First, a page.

I have always been the weird foreign kid. When I was younger we moved around so much that I never got to know what it’s like not to be the outsider. I have no innate appreciation for feeling like I thoroughly belong somewhere and that somewhere truly belongs to me. My home is where the things and people I love are.
*****It should be noted that by foreign character here I’m sticking to non-Japanese characters that are presented in a Japanese setting and need to interact with Japanese culture and society. There are of course tons of anime set outside of Japan that feature entirely “foreign” casts****
This said I can tell through anime that there’s a certain cultural attachment between the Japanese people and their homeland. Markers of traditional Japanese culture and values are usually shown with respect and in a positive light. On the other hand depictions of foreigners are well, rare. To be fair they are getting more common and more diverse, probably to show the growing diversity of the general Japanese population. However, there are still some tropes or at least trends that persist when portraying non-Japanese characters in anime.
I think these trends are interesting to look at. They shouldn’t be taken to seriously though. Every nation has both positive and negative biases of those they consider outsiders and these get exaggerated for effect in our fiction. But occasionally these hold a kernel of truth about how we see others, or at least how we once saw them and can be a clue to how others see us. Like I said, I’m using a huge grain of salt here. Sometimes tropes are just a random trait an author thought would be cool that got copied over and over again because it was, in fact, cool, or funny or simply popular. Basically, sometimes tropes don’t actually come from anywhere meaningful at all.
With that out of the way, let’s take a quick look at foreigners in anime. One thing you may have noticed is that for a long time, main cast foreigners tended to be very often blonde and usually half Japanese.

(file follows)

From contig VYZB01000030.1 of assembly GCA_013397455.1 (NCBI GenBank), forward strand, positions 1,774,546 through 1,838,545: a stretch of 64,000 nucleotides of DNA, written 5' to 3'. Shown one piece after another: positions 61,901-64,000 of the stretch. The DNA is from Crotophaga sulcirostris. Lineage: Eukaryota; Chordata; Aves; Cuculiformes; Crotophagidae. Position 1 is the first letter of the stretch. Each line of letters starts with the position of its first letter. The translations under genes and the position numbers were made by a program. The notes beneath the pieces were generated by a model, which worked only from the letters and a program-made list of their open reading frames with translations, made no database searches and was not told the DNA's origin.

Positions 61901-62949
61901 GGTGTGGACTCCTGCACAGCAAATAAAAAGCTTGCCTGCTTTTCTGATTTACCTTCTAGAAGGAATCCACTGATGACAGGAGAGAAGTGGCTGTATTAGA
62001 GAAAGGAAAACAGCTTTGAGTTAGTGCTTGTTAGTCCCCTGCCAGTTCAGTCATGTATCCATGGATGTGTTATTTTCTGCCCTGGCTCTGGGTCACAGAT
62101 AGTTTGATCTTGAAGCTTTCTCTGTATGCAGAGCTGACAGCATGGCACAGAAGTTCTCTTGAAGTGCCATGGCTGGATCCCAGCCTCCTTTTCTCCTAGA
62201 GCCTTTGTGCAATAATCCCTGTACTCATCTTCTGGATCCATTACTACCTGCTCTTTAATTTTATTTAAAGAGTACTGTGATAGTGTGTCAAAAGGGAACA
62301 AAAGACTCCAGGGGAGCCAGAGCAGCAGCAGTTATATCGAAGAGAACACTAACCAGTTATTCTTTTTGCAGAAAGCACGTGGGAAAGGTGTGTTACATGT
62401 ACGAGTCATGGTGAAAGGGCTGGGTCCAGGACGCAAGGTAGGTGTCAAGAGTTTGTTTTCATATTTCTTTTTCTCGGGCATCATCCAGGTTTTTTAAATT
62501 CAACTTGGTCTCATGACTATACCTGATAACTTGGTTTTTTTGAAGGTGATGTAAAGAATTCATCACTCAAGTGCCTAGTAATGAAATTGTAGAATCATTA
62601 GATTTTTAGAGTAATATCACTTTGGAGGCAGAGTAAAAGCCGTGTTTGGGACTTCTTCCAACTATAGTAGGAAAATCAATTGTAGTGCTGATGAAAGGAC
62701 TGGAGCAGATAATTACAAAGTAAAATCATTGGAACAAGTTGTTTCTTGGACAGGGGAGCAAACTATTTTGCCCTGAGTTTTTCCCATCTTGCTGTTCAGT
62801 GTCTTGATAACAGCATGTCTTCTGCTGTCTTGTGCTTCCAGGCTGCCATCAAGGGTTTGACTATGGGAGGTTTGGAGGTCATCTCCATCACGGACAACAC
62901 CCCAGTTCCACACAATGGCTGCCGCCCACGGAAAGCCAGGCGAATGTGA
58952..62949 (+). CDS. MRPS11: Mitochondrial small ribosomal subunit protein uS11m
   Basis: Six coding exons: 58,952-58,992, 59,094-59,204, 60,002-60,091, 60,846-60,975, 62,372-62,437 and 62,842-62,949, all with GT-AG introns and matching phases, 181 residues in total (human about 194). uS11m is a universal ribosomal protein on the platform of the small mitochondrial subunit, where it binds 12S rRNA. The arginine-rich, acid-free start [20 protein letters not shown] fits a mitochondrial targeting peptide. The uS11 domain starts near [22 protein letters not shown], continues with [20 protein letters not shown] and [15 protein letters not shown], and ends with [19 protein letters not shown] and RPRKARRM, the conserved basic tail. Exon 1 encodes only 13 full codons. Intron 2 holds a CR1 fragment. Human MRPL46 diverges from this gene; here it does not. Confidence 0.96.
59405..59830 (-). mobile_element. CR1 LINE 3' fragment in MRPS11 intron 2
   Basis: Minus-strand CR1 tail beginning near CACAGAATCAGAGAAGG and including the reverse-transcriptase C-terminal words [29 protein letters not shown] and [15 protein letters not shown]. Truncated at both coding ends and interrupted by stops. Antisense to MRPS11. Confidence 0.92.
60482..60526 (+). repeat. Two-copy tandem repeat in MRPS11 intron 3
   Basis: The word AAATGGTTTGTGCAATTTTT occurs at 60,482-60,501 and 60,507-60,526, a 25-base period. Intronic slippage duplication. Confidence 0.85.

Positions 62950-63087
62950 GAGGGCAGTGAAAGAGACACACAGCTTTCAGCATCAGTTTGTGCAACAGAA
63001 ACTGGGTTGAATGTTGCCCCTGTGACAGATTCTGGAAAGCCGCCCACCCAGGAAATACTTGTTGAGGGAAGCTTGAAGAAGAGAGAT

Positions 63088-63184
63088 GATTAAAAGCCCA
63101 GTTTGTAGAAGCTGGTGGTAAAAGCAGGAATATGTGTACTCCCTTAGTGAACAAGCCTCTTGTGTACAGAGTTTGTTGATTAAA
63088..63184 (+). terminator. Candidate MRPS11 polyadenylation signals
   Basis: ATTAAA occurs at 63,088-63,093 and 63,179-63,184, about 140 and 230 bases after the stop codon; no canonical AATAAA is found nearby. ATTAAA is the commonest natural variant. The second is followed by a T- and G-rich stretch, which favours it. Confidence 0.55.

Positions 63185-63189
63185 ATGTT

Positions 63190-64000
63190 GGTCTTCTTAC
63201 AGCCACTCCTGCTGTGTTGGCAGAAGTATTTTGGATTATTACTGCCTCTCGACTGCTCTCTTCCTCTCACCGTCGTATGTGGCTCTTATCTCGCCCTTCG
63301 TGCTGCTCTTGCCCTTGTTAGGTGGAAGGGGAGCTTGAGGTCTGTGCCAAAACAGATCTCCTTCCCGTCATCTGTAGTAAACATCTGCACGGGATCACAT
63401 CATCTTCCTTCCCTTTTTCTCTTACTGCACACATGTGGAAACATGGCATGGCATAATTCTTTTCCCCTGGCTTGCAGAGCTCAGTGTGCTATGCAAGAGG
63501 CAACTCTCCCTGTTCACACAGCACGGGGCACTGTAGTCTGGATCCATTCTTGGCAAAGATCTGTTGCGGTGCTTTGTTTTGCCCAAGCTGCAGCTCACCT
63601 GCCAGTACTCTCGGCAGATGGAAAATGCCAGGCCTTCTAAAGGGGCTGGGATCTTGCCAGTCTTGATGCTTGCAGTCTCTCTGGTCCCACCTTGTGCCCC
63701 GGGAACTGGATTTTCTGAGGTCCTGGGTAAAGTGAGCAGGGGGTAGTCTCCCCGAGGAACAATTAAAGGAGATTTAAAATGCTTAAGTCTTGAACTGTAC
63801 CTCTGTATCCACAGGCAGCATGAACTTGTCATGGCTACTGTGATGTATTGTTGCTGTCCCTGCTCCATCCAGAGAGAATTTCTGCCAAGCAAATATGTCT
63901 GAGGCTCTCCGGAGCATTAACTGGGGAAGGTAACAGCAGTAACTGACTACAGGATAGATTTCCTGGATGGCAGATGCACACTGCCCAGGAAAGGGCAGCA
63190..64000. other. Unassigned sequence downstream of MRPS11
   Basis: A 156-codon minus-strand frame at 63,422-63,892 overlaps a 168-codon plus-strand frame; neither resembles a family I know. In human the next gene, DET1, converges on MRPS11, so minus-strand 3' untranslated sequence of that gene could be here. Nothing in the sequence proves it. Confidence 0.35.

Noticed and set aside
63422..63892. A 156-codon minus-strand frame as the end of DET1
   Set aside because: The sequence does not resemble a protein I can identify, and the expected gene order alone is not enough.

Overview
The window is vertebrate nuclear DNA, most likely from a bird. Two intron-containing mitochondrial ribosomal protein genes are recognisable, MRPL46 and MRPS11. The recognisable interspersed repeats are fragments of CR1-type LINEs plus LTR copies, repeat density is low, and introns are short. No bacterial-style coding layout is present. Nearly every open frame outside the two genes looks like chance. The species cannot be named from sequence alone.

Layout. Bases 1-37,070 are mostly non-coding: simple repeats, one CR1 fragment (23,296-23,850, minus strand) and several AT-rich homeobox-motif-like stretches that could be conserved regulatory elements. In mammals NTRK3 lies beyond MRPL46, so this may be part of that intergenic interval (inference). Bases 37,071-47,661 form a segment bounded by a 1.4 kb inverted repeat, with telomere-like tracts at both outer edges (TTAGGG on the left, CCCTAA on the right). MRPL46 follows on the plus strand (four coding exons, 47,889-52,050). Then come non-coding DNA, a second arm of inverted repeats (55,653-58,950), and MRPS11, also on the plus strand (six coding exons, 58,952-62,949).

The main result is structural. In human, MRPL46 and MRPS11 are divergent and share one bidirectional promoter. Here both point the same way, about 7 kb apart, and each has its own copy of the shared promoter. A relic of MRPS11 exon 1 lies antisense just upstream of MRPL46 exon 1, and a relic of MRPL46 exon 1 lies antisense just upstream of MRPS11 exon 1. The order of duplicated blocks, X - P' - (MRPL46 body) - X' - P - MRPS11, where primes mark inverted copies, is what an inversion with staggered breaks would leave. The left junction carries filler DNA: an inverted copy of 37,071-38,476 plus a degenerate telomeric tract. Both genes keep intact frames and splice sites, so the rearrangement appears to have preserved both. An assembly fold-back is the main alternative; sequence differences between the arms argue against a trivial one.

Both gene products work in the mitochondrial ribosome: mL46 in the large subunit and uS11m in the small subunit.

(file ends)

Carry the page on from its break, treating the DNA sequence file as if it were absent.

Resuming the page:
Being an island (well a whole bunch of islands) Japan was more isolated than mainland countries to the influence and influx of other nations. As such, people from other lands, especially those that were visibly different, tended to be viewed as even more exotic and just plain alien than in most places. And like just about everyone else in the world, exotic things tend to be both fetishized as exciting and attractive and feared as dangerous. Did it seem like I hit my head and went on a tangent out of the blue? Don’t worry, this paragraph has a point, and my head doesn’t hurt that much anymore!
By making characters half Japanese you get the best of both worlds. You can make them look different and striking (blonde) while still maintaining some comforting familiar. Sure they may speak a different language but they also speak Japanese fluidly. No need to worry about scary language barriers. As a side note, I recently read an article that said that Japan was the least English literate nation in Asia. I found this incredibly surprising but it does explain why they would have discomfort with non-Japanese speakers. This isn’t a judgement call by any means. I’m certain that there are still way more English speaking Japanese than Japanese speaking North Americans.